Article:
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Obama Transition Team Examining Space Solar Power 275

Posted by kdawson
from the gerry-o'neill-smiles-down dept.
DynaSoar writes "President-elect Obama's transition team has published for public comment a white paper entitled Space Solar Power (SSP) — A Solution for Energy Independence & Climate Change. The paper was prepared and submitted by the Space Frontier Foundation and other citizen space advocates, and calls for the new Administration to make development of Space Solar Power a national priority. The SSP white paper was among the first ten released by the Obama transition team. It is the first and only space-related white paper released by the team to date. With 145 comments thus far, it is already among the top five most-discussed of the 20-some white papers on Change.gov."
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Obama Transition Team Examining Space Solar Power

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  • How? (Score:3, Insightful)

    by Tubal-Cain (1289912) * on Saturday December 20, 2008 @05:55PM (#26186525) Journal
    And how exactly do they plan on getting the panels/mirrors/whatever up there [slashdot.org]?
    • Re:How? (Score:5, Insightful)

      by Samschnooks (1415697) on Saturday December 20, 2008 @05:57PM (#26186539)
      Outsource to the EU, Russians, or the Chinese?
      • Re:How? (Score:5, Insightful)

        by east coast (590680) on Saturday December 20, 2008 @06:03PM (#26186583)
        I thought Obama's plan was to keep the jobs and technology home based. After all, outsourcing doesn't do much to create jobs.

        he's either going to have to do this with NASA and keep their funding up or it's just more banter from a politician.
        • Re:How? (Score:5, Insightful)

          by peragrin (659227) on Saturday December 20, 2008 @06:16PM (#26186695)

          Obama doesn't want to kill NASA, Obama wanted to streamline a few of NASA's pipe dreams Like returning to the moon or manned mars missions. Things that have little practical value in the next 5 years. a return trip to the moon would only be for historical reasons and maybe to bring back a few more moon rocks.

          • by hax0r_this (1073148) on Saturday December 20, 2008 @06:28PM (#26186761)
            Yeah, and a trip to the west coast after the Lewis and Clark expedition would only have been for historical reasons and maybe bring back a few more notes.
            • by Eskarel (565631) on Saturday December 20, 2008 @06:42PM (#26186865)
              Exploration most certainly does have value.

              That said, expensive exploration, without the means to capitalize on it, when the economy is in trouble and we're trying to cut our energy use probably doesn't have a whole lot.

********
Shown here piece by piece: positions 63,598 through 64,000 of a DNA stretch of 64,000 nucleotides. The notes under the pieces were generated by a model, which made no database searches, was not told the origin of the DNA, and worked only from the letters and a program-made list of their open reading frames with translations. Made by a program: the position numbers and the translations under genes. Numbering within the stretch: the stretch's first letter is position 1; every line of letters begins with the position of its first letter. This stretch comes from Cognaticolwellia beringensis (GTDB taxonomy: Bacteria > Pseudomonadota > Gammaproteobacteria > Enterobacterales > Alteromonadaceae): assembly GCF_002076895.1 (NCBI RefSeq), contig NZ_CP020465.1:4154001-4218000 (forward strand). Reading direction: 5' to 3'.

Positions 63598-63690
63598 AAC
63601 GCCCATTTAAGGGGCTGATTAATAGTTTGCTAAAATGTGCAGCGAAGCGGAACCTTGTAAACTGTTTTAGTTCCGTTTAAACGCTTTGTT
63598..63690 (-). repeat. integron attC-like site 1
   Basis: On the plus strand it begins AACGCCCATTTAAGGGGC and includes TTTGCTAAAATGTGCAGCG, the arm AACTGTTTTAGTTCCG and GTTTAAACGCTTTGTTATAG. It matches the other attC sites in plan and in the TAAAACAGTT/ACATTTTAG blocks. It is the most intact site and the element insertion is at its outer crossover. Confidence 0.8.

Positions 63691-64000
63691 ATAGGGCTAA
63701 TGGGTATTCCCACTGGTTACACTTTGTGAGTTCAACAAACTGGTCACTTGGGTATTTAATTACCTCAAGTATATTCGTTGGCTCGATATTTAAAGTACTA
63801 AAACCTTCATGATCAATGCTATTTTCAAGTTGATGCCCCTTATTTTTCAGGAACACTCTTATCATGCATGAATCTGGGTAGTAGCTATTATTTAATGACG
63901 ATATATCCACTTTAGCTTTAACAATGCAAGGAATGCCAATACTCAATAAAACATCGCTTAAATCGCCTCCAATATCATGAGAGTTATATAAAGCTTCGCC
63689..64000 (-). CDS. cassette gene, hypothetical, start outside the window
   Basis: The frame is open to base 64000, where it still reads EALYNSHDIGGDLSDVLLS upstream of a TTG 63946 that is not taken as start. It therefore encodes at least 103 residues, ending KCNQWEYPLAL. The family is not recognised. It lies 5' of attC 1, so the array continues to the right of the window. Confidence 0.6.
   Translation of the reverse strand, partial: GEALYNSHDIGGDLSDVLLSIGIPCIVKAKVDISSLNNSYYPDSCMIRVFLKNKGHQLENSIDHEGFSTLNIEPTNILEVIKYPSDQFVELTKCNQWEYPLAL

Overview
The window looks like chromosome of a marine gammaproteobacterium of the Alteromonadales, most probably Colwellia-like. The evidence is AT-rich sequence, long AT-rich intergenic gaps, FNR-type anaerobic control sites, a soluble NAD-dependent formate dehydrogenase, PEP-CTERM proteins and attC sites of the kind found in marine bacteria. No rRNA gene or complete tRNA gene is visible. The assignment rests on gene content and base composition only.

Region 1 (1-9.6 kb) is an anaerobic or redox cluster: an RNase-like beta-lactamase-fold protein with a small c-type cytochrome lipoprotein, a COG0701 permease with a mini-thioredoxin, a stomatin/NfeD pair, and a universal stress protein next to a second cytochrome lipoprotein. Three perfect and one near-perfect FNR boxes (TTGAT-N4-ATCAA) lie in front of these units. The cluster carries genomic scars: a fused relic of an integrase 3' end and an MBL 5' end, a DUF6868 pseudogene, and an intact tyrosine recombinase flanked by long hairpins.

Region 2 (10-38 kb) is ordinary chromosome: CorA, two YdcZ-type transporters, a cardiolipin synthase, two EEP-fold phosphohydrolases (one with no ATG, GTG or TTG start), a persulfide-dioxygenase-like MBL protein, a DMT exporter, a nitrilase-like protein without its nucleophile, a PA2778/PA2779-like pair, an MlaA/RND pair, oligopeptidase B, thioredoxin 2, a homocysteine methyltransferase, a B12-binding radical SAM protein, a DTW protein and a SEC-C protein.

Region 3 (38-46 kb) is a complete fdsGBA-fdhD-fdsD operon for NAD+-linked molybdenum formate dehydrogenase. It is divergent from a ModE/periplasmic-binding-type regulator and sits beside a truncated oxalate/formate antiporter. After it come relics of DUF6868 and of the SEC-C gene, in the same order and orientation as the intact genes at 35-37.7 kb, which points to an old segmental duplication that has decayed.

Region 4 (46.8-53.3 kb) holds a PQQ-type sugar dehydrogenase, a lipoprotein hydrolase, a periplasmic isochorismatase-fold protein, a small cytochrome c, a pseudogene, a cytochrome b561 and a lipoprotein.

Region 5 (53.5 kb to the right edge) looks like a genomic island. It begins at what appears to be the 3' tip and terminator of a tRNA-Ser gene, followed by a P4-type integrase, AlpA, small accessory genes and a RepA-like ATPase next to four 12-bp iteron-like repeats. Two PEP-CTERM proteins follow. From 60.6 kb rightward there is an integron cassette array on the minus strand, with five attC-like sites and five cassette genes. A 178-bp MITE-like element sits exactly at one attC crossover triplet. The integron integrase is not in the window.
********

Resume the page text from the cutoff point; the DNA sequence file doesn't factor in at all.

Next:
Nothing wrong with sending more landers, probes, etc to mars, the moon, wherever else we can get em. It's expensive, but it's potentially valuable. Sending a person somewhere just to say you've sent them somewhere is really rather silly.
              • by gregbot9000 (1293772) <mckinleg@csusb.edu> on Saturday December 20, 2008 @10:02PM (#26188021) Journal

                Exactly, what really needs to be known is if their is water on the moon, and how much, first. That can be done through probes a lot cheaper.

                If there is an ocean at the pole than sending people up at a later date would make sense because you could then extract essentials in-sutro, saving lots on resupply missions, and with the low gravity potentially allowing longer stays than Micro G saving cost on replacing crew. Which could then possibly assemble more probes on the moon cheaper then pushing them up the gravity well or even catch a NEO. Why we haven't figured out the most important part of future space travel (what resource's are easy and cheap to get off the moon) through cheap probes yet I can't figure out.

              • Re: (Score:3, Insightful)

                by nine-times (778537)

                Nothing wrong with sending more landers, probes, etc to mars, the moon, wherever else we can get em.

                Especially if you suspect that these places might have resources that we can figure out a way to use. Exploration for the sake of exploration is fine and dandy, but that's not generally why human exploration has happened. The reason people sailed across dangerous uncharted areas has usually been because they expected to find something of practical/financial value on the other side.